Victorian England – British History

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Queen Victoria of the United Kingdom

Queen Victoria of the United Kingdom

When the King of England, William IV, died in 1837, his niece Victoria became queen of England. She was also the queen of many other countries. But she was only 18 years old. Like the kings before her in England, Victoria didn’t really have much power. Her Prime Ministers and Parliament mostly ran the country. And even though Victoria tried to get power, she actually had less and less power as time went on. But the government continued the same colonialist policies. In 1839, for example, Victoria’s prime minister Lord Melbourne attacked China to force China to trade with Britain.

In 1845, the first major crisis of Victoria’s reign hit. That was the Irish Potato Famine. Victoria’s government let rich people in Ireland keep on selling food to England, even though millions of Irish farmers were starving to death. Many Irish people gave up and left for the United States.

In 1860, the British had to decide what to do about the American Civil War. Most British people were against slavery, so they were on the Northern side. But rich people in Britain really wanted the cotton the slaves grew, to make cloth to sell and get rich. Britain stayed neutral, but rich British people secretly helped the South. Britain also relied on cotton from British colonies in Africa and India. After the Civil War, as African-American men got the vote in the United States, Britain also let more men vote through the Reform Act of 1867.

Demonstration for voting rights in Hyde Park, London (England, 1866)

Demonstration for voting rights in Hyde Park, London (England, 1866)

The British government spent a lot of time on diplomacy. They tried to manage other countries around the world in the ways that would be best for rich people in Britain, though not necessarily for the poor, or for the other countries. One big concern was keeping control of India and its cotton. The British prime ministers worried that if the Ottoman EmpireRussia, or China got too powerful, they would push the British out of India. So the British tried to weaken those countries. In the 1880s, Britain took control of Egypt and Sudan away from the Ottomans. In 1876, as the Uighurs tried to get their independence from China, Britain worried that Uighur independence would make Russia too strong. Maybe Russia would attack British India.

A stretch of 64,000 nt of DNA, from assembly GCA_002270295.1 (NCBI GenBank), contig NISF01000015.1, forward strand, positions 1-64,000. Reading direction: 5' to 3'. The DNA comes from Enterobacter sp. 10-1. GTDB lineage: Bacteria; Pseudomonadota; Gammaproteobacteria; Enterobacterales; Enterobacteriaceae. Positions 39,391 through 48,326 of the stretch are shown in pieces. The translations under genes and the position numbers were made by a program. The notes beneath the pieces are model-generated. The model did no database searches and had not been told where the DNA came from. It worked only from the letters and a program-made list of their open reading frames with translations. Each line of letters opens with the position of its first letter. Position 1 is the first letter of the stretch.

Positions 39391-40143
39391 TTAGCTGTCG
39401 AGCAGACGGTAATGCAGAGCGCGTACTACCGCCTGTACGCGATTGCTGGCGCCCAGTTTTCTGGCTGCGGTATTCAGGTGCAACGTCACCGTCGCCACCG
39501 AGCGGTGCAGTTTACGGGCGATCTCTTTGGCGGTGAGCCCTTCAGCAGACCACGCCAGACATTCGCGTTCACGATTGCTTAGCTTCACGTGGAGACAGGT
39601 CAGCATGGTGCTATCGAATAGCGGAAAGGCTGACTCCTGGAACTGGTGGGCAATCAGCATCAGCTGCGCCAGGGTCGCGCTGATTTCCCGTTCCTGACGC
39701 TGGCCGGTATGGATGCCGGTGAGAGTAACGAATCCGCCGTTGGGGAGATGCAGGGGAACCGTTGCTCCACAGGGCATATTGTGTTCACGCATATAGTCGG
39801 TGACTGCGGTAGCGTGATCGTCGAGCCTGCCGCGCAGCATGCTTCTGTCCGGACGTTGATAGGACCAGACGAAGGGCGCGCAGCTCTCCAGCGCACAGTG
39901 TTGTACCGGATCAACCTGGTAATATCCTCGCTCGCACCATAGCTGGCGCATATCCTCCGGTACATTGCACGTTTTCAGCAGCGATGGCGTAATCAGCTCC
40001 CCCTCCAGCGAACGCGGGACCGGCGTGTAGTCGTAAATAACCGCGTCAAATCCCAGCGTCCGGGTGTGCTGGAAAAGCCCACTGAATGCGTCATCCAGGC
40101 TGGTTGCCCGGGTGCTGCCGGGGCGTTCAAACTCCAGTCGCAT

So Britain sent a lot of money to the Empress Cixi in China to help her fight the Uighurs and force them to stay part of China (and they are still part of China today). But at the same time, the British started the Opium Wars in China. The British sold opium to Chinese people, to weaken China. And Britain fought the Crimean War against Russia. In 1885, the British took control of Botswana. Other countries got poorer, and rich people in Britain became very, very rich.

At the same time, though, ordinary British people were starting to see voting as a right for all people. Thanks to public protests, by 1885 most men in Britain could vote. When Victoria died in 1901, after ruling for 63 years, the British Empire was very strong. But British women were still fighting to get the vote, along with the poorest British men.

World War I

Bibliography and further reading about Queen Victoria:

World War I
Ottoman Empire
United States
Modern Europe home

By |2018-04-11T09:32:48+00:00August 6th, 2017|History, Modern Europe|0 Comments
Cite this page: Carr, K.E. Victorian England – British History. Study Guides, August 6, 2017. Web. December 13, 2018.

About the Author:

Dr. Karen Carr is Associate Professor Emerita, Department of History, Portland State University. She holds a doctorate in Classical Art and Archaeology from the University of Michigan. Follow her on Instagram, Pinterest, or Facebook, or buy her book, Vandals to Visigoths.

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